I just removed the Breaker cover and measured with an clamp on ammeter. I hate those meters because the're not very accurate. Not to mention you cant hardly ever get the hot wire inside the clamp circle perfectly.
The readings was between 15 and 18 amps, I guess the meter just gives you an ideal.
Hrm. I respect everyones talent and knowledge here, And appreciate having you guy's here to talk with. Its a big bonus for anyone. I know the books etc,, all explain how the heat transfer works. I don't believe that the condenser is taking heat from the outside air, I believe that when a high pressure liquid at a higher temperature is metered down to a lower pressure and temperature it instantly heats up during the phase change, No matter if a condenser is present or not, Sorta like how you can get burnt by testing a diesel injector.
When I was reading how the system was used as a heat transfer much like you just explained, I didn't like what I was reading, but I learned it that way anyways for testing purposes. Again, this is just how I feel about the situation. Its also said that the evaporator on an ac takes the heat from air passing over the evaporator, and causes the refrigerant inside the evaporator to boil into a vapor, taking the heat from the air,,,, I Totally disagree with that, The metering device is what converts the liquid to an vapor with the help of the pressure drop. This is how I see it, The taught theory bothers me.
I see that I should sit down and learn what COP is. When I get the time, hopfully tonight I'll sit down and get that knocked out for better understandings. Perhaps the books are correct, thats just how I feel about it,,, It's all theory anyways, right?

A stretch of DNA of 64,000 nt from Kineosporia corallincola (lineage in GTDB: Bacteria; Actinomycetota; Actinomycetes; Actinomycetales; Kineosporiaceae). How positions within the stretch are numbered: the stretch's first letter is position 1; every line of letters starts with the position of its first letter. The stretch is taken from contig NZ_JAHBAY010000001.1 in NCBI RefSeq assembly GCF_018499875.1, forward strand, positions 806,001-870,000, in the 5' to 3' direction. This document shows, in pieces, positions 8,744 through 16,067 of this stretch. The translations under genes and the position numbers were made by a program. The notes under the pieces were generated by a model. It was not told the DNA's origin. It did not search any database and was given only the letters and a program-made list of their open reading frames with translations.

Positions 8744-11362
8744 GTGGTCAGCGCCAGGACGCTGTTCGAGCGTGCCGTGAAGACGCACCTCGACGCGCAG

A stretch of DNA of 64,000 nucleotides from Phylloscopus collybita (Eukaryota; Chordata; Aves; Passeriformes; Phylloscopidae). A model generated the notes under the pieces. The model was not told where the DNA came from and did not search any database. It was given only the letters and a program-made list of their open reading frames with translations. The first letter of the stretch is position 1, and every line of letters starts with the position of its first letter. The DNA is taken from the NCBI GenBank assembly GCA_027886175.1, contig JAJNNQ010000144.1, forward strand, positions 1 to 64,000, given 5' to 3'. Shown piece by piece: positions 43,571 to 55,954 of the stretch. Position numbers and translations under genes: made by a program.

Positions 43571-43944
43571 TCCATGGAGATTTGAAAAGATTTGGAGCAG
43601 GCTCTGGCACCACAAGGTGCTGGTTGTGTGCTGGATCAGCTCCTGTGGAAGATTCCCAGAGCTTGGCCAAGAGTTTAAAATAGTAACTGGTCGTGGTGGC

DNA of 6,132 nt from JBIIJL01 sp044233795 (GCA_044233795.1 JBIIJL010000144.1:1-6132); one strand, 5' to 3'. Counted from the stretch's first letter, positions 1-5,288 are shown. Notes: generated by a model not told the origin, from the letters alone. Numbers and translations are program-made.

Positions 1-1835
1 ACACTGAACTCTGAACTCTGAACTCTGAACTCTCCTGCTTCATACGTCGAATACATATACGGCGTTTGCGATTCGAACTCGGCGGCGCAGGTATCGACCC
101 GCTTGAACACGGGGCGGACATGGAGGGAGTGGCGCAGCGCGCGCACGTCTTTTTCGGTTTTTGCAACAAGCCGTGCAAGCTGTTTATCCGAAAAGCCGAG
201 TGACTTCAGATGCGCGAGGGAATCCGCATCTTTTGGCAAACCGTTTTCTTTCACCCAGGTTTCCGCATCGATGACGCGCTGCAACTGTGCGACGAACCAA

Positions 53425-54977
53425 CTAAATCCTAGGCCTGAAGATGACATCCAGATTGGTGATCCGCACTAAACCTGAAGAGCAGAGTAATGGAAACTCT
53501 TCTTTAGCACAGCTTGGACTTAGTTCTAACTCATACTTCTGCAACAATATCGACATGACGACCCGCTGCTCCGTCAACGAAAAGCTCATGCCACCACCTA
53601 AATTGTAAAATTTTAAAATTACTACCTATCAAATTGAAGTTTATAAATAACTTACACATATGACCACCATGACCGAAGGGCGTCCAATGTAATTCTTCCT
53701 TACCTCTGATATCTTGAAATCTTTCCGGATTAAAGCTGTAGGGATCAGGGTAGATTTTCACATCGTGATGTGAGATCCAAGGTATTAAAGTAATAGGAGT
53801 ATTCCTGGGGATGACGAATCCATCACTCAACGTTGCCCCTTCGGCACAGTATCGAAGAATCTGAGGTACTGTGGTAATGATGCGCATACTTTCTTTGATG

I don't believe that the condenser is taking heat from the outside air
You're right. It is evaporator that takes the heat from outside. Maybe a little confusing because the outside unit is condenser when the heat pump is used for cooling. Outside unit is not always condenser. Only in cooling mode.
I believe that when a high pressure liquid at a higher temperature is metered down to a lower pressure and temperature it instantly heats up during the phase change
It cools down and draws heat from outside air and boils (evaporates). This is the point of heat pump. Very cold refrigerant takes heat from cool air. This is the point that the "magic energy from nowhere" is added to the system.
Its also said that the evaporator on an ac takes the heat from air passing over the evaporator, and causes the refrigerant inside the evaporator to boil into a vapor, taking the heat from the air,,,,
You got it! Only this time the evaporator is in the outside unit.
The metering device is what converts the liquid to an vapor with the help of the pressure drop.
Nope. The metering device and free space in the evaporator only create conditions in which evaporating is possible. Only thing missing is the heat and that comes from outside air. Now the refrigerant can boil. This is the reason why you can't use heat pump in very cold conditions. The refrigerant wont boil if there is no heat for phase change to happen.
What I was trying to say. When the Cooled Vapor enters the compressor it is forced threw the compressor causing the vapor to become super heated, A drop in temp at the condenser converts the super heated vapor into liquid. It then travels threw the metering device becoming cold due to the pressure drop on the other side of the metering device caused by the volume of the evaporator and fatter line. I guess the high pressure liquid does boil threw the metering device and boil in the evaporator becoming cold. The condenser is good for volume, without the pressure drop of course you can't convert. I should have better worded it. But its something to think about.
I'll read over your guy's post and think on it. Let me take in whats posted and do some more thinking on this situation, see if I can see this threw another angle. The A coil is made for a fan, other than that it would still work if you removed it as long as you replace the volume with either lots of coil tubing, or tank, It would still get cold. Thats all I was meaning by that. What happens when the unit is in ac and running and the blower motor isn't working, what would happen to the evaporator then if the unit continued to run with a faulty blower.